A number of later works on the topic have the same title:

  • Hugh of Balma (d. 1305): Theologia mystica, De triplici via, Theologia mystica sive trivium sacrum, ed. A. Fr. De Monte (Abraham de Franckenberg d. 1652), Amsterdam (1647).
  • Maximilianus Sandaeus (d. 1656): Theologia mystica seu contemplatio divina religiosorum a calumniis vindicat (1627), Clavis theologiae mysticae (1630).
  • Christian Hoburg (d. 1675): Theologia Mystica, das ist Geheime Krafft-Theologia der Alten, Amsterdam (1655).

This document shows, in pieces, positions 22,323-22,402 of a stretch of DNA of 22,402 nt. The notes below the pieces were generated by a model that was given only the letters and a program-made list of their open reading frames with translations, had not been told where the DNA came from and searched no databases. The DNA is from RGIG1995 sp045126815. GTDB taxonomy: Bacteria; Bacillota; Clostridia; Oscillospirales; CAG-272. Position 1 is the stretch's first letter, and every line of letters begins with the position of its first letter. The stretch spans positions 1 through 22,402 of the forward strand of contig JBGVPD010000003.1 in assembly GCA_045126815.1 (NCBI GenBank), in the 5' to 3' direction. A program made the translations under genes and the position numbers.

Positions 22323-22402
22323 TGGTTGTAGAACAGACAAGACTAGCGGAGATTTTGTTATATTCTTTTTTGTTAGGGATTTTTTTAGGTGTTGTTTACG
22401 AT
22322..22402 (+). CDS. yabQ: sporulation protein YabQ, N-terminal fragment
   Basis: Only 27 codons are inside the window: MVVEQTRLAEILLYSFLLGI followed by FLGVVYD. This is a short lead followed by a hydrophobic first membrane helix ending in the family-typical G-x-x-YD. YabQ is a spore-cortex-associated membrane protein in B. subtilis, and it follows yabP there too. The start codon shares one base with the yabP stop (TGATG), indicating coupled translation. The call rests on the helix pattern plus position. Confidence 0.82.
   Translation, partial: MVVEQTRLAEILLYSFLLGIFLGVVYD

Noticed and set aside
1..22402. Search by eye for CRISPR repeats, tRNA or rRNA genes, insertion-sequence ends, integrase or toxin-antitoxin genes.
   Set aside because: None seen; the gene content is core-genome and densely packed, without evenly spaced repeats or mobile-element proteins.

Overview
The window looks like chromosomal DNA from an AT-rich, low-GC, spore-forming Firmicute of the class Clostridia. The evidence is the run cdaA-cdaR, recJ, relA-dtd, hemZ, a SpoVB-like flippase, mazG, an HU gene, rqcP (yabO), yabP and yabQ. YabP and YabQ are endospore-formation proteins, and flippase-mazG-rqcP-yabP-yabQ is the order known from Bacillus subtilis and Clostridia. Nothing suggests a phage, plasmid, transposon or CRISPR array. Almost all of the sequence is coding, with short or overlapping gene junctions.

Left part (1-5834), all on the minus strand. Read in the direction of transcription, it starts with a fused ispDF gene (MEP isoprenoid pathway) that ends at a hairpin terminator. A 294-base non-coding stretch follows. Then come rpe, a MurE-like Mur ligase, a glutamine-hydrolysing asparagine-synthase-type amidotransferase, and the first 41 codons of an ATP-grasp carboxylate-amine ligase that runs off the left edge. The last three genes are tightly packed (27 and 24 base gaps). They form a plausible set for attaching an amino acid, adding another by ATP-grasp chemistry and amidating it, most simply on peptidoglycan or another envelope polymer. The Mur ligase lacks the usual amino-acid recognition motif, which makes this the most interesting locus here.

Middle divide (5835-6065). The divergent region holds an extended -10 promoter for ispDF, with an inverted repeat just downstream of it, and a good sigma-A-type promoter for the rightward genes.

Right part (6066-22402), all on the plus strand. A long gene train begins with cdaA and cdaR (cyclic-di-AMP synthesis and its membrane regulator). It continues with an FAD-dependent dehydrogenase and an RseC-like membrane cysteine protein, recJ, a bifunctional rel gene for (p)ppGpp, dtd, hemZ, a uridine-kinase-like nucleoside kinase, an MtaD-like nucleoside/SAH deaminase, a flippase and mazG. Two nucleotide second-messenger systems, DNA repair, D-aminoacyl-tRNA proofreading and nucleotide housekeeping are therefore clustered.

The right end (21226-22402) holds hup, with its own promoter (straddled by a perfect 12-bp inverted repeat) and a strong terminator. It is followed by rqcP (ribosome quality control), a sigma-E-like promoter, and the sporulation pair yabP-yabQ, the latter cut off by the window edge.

• John Pordage (d. 1681): Theologia mystica, or, the mystic divinitie, London (1683)
  • St. Bonaventure, Minister General of the Friars Minor (b. at Bagnorea, 1221; d. at Lyons, 1274): "Journey of the Soul towards God". The "Seven Roads of Eternity", which has sometimes been attributed to him, is the work of a Friar Minor, Rudolph of Bibrach, of the fourteenth century.
  • St. Francis de Sales, Bishop of Geneva (b. at Thorens, near Annecy, 1567; d. at Lyons, 1622): "Treatise on the Love of God" (Lyons, 1616).
  • Philip of the Blessed Trinity, General of the Discalced Carmelites (b. at Malancène, near Avignon, 1603; d. at Naples, 1671): "Summa theologiæ mysticæ" (Lyons, 1656).
  • Joseph of the Holy Ghost, Definitor General of the Discalced Carmelites (d. 1639): "Cursus theologiæ mystico-scholasticæ" (6 vols., Seville, 1710–40).